Why Are We Treating the New 'Ghostbusters' Like a Cult Classic on Opening Weekend?

I saw Ghostbusters this weekend with one adult and two children: people born in 1983, 2007 and 2009, respectively. The under-10 set loved it -- the silly jokes, the exploding ghosts, Thor playing a dumb-as-a-brick receptionist, the running gags about slime. But for those of us who had seen the original Ghostbusters more times than we can count on two hands, it was a far more complex experience.

Let’s just get this out of the way: the Ghostbusters reboot is funny. Rapid-fire jokes issue forth from Melissa McCarthy in the style of a Tina Fey sitcom, Kate McKinnon’s cadence is weird and wonderful and never serious, Wiig plays the exasperated straight (wo)man, and Leslie Jones gets some of the best one-liners of the bunch. Jokes and ghosts aside, it's ostensibly a film about female friendship, and a satisfying one at that. Then again, I’m a human of the female persuasion, so what do I know?

The real reason I’m writing this today is to parse out the strangeness of my moviegoing experience. The theater was jam packed (we watched the entire film from an awkward left-side-of-the-second-row angle), seemingly full of people not there to see a new movie, but people psyched to see a movie they already knew and loved.

As my colleague Emma Silvers wrote just a few weeks ago, the driving premise of Ghostbusters is "bankable nostalgia." But instead of just translating into ticket sales, this sense of nostalgia actually facilitated some kind of time travel, making the assembled crowd act like they’d seen the 2016 incarnation of Ghostbusters more times than they could count on two hands. On opening weekend.

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I’ve experienced this before. Way back in 2013 I watched The Canyons at that ill-fated film’s opening night at San Francisco’s Roxie. Don’t remember this one? All you need to know is that it was the subject of a New York Times Magazine piece titled “Here Is What Happens When You Cast Lindsay Lohan in Your Movie.” (Spoiler alert: not great things.)

After an impassioned introduction about the specialness of the evening, the specialness of the audience and the specialness of the Roxie itself, the assembled crowd of thirty or so people felt pretty good about themselves and the movie they were about to see. (Live! Not on a computer screen! Because we really love the moviegoing experience! Because we’re not philistines! Three cheers for us!)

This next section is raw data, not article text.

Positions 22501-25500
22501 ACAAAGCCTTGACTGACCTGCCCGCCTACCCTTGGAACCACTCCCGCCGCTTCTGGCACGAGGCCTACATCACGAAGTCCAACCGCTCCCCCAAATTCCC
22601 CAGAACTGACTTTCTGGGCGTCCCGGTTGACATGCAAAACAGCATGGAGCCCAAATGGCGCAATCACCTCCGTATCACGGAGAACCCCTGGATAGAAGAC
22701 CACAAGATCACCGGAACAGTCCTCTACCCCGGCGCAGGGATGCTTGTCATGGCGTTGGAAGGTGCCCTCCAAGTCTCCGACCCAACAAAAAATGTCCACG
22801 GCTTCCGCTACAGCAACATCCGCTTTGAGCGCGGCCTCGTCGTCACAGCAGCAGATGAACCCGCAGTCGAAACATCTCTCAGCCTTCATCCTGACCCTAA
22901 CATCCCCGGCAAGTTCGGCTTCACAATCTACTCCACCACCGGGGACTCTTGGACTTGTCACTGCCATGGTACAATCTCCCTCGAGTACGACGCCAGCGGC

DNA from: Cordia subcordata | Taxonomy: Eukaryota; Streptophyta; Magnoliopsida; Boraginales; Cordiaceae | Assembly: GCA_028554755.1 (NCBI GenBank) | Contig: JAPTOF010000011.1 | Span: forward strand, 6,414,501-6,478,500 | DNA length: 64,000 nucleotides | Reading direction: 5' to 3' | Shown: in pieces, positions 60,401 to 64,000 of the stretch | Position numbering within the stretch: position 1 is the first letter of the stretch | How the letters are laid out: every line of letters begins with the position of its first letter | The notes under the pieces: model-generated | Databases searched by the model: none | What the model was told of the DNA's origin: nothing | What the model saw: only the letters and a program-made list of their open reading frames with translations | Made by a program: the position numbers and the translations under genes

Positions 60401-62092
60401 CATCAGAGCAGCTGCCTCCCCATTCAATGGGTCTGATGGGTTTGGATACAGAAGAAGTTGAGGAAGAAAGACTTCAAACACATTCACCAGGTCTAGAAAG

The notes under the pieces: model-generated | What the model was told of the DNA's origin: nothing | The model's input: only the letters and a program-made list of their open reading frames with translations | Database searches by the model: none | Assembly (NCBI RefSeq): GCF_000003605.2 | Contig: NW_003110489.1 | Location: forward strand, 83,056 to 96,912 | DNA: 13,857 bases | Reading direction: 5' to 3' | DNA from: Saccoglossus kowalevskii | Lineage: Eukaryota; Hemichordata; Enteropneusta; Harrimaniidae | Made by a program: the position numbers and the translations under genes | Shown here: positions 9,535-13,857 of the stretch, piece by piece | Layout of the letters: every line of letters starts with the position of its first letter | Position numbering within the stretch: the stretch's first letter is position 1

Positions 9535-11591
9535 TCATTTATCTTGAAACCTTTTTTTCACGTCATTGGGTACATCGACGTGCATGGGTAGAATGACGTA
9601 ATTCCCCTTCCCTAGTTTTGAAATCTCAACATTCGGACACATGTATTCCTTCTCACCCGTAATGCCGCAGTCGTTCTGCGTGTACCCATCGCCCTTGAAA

The Roxie crowd was rowdy, itching for a new cult classic to spring off the screen. They seemed to think they could turn The Canyons into The Rocky Horror Picture Show by sheer force of will. By heckling the projection, yelling at the characters, repeating lines in funny voices -- maybe, just maybe -- the audience could create a faux patina and quickly induct The Canyons into campy cinema history. Unfortunately for all of us present that night, it doesn’t work that way.

Fast-forward to 2016 and the audience for Ghostbusters, much more positive in their reactions, responded to the film in a similarly desperate way. When every star of the original two films (save for Harold Ramis, who died in 2014, and Rick Moranis, who stopped acting after 1997’s Honey, We Shrunk Ourselves) appeared on the screen, the entire theater burst into applause and cheers. The cacophony rendered all the zingers in those few-second cameos completely inaudible.

Scenes that we'd already seen because they appeared in the film’s trailer were met with equally raucous applause. When Jones’ character slapped a possessed McCarthy across the face, screaming “The power of pain compels you!” (itself an Exorcist reference) the theater erupted. When the first notes of Ray Parker, Jr.’s old theme song played, the theater erupted. When the post-movie credits showed still frames of the characters in action, the theater erupted again and again (though McKinnon was the clear winner in this applause-o-meter).

The same kind of thing happened at Star Wars: The Force Awakens last year. Cheers and applause for Leia, Han, Chewbacca and the rest of that fun-loving gang. There were wolf-whistles and fist pumping.

Why are films we’re watching for the very first time getting the midnight movie treatment? Partly, it’s because these offerings -- Ghostbusters and Star Wars in particular -- follow almost exactly the same narrative arc as their predecessors, simply shifting the familiar faces into cameo roles to make space for new stars. We are seeing Ghostbusters for the zillionth time; it just has a new cast.

But here’s another theory, just for fun: It’s because we, as an audience, don’t trust ourselves to identify new, high-quality objects of our moviegoing affection. It takes more mental energy. Which then creates a chicken-and-egg situation, because then studio executives don’t think we deserve anything better. So much of contemporary life is steeped in nostalgia -- drenched in a retro veneer of whatever Kodachrome tint Instagram is pushing that week -- that we’ve become obsessed with the comfortable and familiar. So obsessed that we cheer at movies, willing them to becoming something they’re not.

Don't get me wrong, I don't want the cheering to end; I’m all for the communal movie-going experience. There’s something wonderful about feeding off of each other's emotional response to images flickering across a screen. It wasn’t until I saw The Shining in a sold-out Castro Theatre that Kubrick’s masterpiece truly terrified me. But I want us to have wholehearted, enthusiastic reactions to new movies as well. You can’t rush a classic, just like I can never unhear the new Ghostbusters theme song. We’ll never escape this vortex of sequels, reboots and franchises -- so long as we keep accepting sameness as something exceptional.

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